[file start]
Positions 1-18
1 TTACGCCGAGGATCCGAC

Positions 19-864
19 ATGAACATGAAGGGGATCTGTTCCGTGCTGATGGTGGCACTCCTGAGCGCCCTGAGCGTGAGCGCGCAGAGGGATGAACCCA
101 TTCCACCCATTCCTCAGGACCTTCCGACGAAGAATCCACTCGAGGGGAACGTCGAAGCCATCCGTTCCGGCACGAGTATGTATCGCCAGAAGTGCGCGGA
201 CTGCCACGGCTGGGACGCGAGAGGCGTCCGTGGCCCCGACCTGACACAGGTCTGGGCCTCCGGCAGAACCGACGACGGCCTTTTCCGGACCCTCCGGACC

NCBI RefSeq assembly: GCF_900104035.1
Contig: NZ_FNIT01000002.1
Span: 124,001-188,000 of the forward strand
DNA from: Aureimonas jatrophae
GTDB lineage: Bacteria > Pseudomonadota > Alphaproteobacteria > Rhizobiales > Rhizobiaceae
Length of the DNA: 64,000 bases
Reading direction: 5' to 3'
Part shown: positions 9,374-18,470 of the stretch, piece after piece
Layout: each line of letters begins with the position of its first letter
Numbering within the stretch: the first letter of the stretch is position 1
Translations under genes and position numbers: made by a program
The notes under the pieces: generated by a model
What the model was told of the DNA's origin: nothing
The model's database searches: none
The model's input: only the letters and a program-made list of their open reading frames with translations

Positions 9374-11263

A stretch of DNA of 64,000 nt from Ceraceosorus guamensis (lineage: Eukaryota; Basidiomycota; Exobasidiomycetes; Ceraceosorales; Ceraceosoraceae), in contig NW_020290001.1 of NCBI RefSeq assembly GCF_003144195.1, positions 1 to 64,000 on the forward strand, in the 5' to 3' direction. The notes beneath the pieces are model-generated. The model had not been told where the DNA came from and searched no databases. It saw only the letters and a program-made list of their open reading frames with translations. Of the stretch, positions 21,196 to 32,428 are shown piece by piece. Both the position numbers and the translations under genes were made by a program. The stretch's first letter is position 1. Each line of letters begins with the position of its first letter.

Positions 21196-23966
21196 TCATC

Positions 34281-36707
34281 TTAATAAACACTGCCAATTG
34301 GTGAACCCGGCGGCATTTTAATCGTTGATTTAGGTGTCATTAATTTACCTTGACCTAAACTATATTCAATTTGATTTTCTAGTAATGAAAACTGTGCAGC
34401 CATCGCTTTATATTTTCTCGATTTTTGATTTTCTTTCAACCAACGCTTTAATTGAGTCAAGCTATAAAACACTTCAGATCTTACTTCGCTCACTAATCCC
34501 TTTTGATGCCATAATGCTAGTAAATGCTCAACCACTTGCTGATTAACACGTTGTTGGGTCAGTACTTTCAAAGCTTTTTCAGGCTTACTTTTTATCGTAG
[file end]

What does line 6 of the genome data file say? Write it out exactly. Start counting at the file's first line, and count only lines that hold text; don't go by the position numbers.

201 CTGCCACGGCTGGGACGCGAGAGGCGTCCGTGGCCCCGACCTGACACAGGTCTGGGCCTCCGGCAGAACCGACGACGGCCTTTTCCGGACCCTCCGGACC